Mark Smith is one half of improvisational electronic duo Gardland, whose most recent LP, Syndrome Syndrome, was released in 2013 on RVNG Intl. Currently based in Berlin, he is a regular contributor to electronicbeats.net and Electronic Beats Magazine. This recommendation of Transllusion’s 2001 LP, The Opening of the Cerebral Gate, was originally printed in our Fall 2014 issue, and the record is about to be reissued by Berlin club and label Tresor.
It’s a little sad to me that Drexciya feels like an unattainable artifact. No matter how many reissues and reappraisals attempt to push them back into modern electronic discourse, I can never fit them into any cogent narrative. While contemporaneous acts like Underground Resistance cultivated a similar sense of distance, UR’s was much more an inclusive and empowering brand of isolated autonomy that was directly applicable to one’s everyday life. Drexciya, on the other hand, seem hopelessly far away. There is no takeaway message—or if there is, it’s too deeply alienated and abstracted for terranean brains. I find it hard to even consider them as people. Their musical character occludes their human character completely. This is music beyond empathy. It doesn’t care about you.
And that’s why I value The Opening of the Cerebral Gate so much. It exists within a vacuum, surviving purely on its own narrow but perfectly taut aesthetic. Drexciya exists in a zone beyond the pretension of your ego, yet its world is self-made and totally powered by the collective id of James Stinson and Gerald Donald, as is Transllusion, a Stinson alias.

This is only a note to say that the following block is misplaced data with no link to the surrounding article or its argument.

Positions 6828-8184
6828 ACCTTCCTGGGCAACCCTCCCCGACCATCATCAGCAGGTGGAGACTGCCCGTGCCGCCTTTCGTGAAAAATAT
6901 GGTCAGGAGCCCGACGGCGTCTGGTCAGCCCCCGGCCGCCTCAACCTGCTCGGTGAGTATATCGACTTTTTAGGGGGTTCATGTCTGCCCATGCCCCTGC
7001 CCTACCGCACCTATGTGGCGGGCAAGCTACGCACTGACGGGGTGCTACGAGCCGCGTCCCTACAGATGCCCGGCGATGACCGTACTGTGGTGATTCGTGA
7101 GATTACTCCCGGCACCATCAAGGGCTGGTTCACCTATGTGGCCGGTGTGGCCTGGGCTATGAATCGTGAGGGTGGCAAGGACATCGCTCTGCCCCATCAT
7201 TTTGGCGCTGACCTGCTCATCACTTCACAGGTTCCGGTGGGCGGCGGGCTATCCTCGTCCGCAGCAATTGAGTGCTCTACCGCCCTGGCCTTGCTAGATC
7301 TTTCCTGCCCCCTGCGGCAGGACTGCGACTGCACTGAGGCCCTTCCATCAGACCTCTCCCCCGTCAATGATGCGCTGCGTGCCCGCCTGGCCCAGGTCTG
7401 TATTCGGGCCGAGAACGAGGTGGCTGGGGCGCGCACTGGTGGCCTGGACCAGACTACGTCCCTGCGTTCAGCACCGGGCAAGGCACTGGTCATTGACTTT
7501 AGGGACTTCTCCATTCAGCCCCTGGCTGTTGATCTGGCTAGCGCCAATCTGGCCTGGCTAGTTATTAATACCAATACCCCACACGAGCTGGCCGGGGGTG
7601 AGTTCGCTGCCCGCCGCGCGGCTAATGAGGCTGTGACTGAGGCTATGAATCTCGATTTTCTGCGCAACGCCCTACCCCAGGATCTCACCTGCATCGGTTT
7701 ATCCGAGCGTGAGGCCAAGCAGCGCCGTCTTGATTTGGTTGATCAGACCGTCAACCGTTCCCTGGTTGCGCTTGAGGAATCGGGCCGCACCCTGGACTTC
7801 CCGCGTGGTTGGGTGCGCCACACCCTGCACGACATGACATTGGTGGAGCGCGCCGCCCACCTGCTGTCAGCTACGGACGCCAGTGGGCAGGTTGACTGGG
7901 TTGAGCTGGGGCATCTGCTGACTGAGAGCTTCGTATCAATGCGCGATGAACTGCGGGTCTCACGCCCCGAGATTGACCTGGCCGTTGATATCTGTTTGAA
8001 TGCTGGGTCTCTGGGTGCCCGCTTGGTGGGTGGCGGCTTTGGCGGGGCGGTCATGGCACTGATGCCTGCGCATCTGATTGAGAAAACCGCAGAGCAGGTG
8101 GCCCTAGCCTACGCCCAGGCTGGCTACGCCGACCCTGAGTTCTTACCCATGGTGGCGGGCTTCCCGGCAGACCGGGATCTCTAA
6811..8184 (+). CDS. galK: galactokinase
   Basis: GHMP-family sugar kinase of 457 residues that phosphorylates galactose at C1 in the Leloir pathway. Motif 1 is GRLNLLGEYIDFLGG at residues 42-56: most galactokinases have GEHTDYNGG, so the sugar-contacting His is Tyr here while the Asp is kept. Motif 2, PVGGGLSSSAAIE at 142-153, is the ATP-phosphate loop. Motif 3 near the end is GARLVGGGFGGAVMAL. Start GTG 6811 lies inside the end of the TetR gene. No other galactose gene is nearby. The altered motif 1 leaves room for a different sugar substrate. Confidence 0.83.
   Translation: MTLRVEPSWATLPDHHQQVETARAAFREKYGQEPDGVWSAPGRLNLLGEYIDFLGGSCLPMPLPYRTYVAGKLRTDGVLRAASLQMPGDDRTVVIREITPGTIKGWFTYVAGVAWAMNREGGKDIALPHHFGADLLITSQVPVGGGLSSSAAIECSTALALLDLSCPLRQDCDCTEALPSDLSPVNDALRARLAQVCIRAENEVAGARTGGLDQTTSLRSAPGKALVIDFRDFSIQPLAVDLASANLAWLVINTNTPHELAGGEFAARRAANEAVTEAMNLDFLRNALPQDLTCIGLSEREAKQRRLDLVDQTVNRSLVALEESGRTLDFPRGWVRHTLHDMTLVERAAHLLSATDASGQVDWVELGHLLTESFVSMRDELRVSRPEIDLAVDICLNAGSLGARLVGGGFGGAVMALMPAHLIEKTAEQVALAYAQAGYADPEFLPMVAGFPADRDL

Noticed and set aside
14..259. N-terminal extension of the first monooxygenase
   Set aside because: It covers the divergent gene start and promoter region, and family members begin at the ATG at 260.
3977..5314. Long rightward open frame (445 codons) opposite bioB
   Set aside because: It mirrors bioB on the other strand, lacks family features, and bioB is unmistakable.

I wonder if this degree of artistic self-curation is possible in the music world today. These days, there isn’t a lot of cognitive dissonance surrounding the necessity of dressing your boring self up in some sort of vaguely transcendent narrative. Drexciya kind of blew right past that. They came up with perhaps the most ridiculous framing concept in electronic music to date and then inhabited it so totally that their position was unassailable. It’s awesomely ironic that they used a spectacle to maintain their autonomy. I’ve yet to hear a cynic calling in to question the artifice that’s central to the Drexciyan identity.
There’s the usual glut of Detroit signifiers on The Opening: malignantly pitched harmonic progressions, laddering arpeggios, big 808s, the occasional unclassifiable noise, but Stinson manages to remain distinct from the city’s history. I put Terrence Dixon on a similar pedestal, but even he occasionally reclines back into the welcoming arms of the Detroit identity. However, as Transllusion, Stinson’s sound design gets a facelift. Bright transients and some modern reverb contribute to a more searing palette than his warmer early nineties material. It’s a suitable coupling to the brain-pain themes that the record courts.
The Opening was the second part of a project called the Drexciyan Storms. Stinson and Donald were supposed to release seven records in a single year under a variety of aliases. This is the same series that gave us Lifestyles of the Laptop Café and Harnessed the Storm, so, needless to say, they were on something of a roll. I’d hazard a guess and say we’ll continue to see these records reissued. Personally, I’m glad for it. And this is basically how it goes talking about Drexciya; You hit an end point pretty quickly where all that’s left to talk about is the music itself, and we all know that gets old pretty quick. ~
Published October 21, 2014. Words by marksmith.